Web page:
Sari Kujala.

Digital services are aids – they do not replace people

Sari Kujala is Vice Chair of the DigiIN Consortium and the leader of the subproject ‘Preventing social exclusion with usable, accessible and engaging digital services’.

Sari Kujala

Psychologist, PhD (Human-Computer Interaction). I am a senior university lecturer, so I both teach and carry out research.

What are you currently doing within the DigiIN project?

I am Vice Chair of the DigiIN Consortium and project leader for one of its subprojects.
Preventing social exclusion with usable, accessible and engaging digital services

What are the main objectives of the DigiIN project?

The most important objective is to produce scientific information and practical solutions to ensure that as many Finns as possible can, if they so desire, benefit from and enjoy digital services.

What are the key topics for your focus area?

In particular, we study the quality of digital services and how they can be designed to be accessible to everyone, usable and cost-effective.

How is the research done and how are the answers found?

We use interviews and surveys to study people’s experiences of current digital services and the benefits and challenges associated with them. With the interviews, we seek especially to understand the everyday life of older people and how digital services could help them.
This spring, we are also testing the usability of symptom checkers for people with intellectual disabilities and older people. The aim is to find out how the cognitive accessibility of services containing difficult medical terms can be developed to make it easier for everyone to use them.

What results have been obtained?

Older people experience practical benefits from digital health services, for example by being able to check laboratory results, but there is still room for improvement in the clarity and ease of use of these services. Another area for development is the use of digital services to support lifestyle changes such as weight loss in an interactive and motivating manner.

How do you see the future of digital services?

The number of digital services will continue to increase, but hopefully in the future we will focus more on their quality and human-centred features rather than simply on the quantity. Digital services are aids; they do not replace people.

Why are digital services important?

Digital services help people to manage their affairs and empower them to participate in their health care. Many illnesses can be prevented or their progress slowed down when low-threshold assistance is provided and people are supported to make lifestyle changes. During the coronavirus epidemic, they can also be used to reduce levels of physical contact.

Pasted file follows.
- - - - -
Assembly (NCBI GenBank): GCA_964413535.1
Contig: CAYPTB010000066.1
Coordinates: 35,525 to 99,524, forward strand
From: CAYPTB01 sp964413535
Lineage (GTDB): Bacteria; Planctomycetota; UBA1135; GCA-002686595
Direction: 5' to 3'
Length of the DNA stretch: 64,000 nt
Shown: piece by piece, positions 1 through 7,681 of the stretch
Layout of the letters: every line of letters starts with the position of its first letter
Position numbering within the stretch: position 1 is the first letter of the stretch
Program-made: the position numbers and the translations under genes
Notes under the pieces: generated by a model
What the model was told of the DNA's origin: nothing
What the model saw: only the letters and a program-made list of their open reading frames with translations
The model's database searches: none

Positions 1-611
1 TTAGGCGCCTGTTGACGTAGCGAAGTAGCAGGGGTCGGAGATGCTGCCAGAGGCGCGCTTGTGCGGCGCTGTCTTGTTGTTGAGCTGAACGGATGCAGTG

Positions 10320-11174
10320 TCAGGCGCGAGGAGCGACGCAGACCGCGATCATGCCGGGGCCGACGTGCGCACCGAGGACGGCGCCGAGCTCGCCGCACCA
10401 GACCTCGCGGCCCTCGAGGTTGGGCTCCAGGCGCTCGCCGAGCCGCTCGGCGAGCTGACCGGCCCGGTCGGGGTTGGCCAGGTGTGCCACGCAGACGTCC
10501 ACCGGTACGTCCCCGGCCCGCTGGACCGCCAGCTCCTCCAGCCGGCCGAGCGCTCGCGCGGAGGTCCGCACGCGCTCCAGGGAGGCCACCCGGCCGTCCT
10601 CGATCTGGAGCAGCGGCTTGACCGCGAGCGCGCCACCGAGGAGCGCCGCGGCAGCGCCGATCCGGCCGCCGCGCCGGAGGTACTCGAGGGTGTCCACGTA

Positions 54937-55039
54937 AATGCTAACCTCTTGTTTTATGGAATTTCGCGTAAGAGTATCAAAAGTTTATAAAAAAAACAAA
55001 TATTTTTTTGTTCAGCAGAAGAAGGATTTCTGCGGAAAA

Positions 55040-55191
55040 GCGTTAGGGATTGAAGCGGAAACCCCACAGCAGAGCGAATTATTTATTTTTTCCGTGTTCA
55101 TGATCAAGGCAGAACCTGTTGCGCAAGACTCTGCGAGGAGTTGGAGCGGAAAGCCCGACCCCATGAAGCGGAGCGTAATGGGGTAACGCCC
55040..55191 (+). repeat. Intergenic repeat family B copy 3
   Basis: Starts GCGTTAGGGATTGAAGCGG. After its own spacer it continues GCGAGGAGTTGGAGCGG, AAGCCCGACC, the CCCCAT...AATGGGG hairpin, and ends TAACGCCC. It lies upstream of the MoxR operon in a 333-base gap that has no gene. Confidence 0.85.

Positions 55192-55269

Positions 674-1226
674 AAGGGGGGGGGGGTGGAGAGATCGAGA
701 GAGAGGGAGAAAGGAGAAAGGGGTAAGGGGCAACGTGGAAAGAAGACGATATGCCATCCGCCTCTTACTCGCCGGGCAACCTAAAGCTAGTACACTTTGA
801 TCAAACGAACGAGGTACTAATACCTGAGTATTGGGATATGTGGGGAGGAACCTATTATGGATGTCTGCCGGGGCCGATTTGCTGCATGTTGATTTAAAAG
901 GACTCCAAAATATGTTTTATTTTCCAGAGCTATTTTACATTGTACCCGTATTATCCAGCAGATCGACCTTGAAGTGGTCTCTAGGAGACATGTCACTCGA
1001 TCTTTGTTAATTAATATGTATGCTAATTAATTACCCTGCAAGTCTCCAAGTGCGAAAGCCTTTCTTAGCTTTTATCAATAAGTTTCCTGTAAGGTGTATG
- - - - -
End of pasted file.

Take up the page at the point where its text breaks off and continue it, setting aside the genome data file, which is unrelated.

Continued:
Is there a topic or activity that you think cannot or should not be digitised?

Doctors, physiotherapists and other professionals must be able to see their patients when dealing with complex cases, as people are not always good at verbalising their problems and comprehensive treatment requires face-to-face encounters. Also, not all customer groups can access digital services.

What digital service do you use yourself (in your work or in your leisure time) and could recommend to others?

I use the Duodecim’s service both at work and in my leisure time. We are designing usability tests for symptom checkers and have used Terveyskirjasto to check the typical disease symptoms. Terveyskirjasto is a reliable source of information on illnesses, medicines and self-care, so I can warmly recommend it.

Have you had problems with any of the digital services you are using – how did you solve the problem or how would you like to see the service develop?

This indeed happens regularly, and to IT professionals as well. Recently, online food stores have been unexpectedly difficult to use. It would be great if the product list showed the full name of the product, if there was a more reliable search function and if the results could be filtered to show, for example, only vegan options. It would also be good if one’s shopping cart would automatically be saved so that shopping cart selections would not disappear halfway through the process.

What do you do when you want to take a break from your research work?

At this time of the year, I go skiing or participate in an online aerobics session.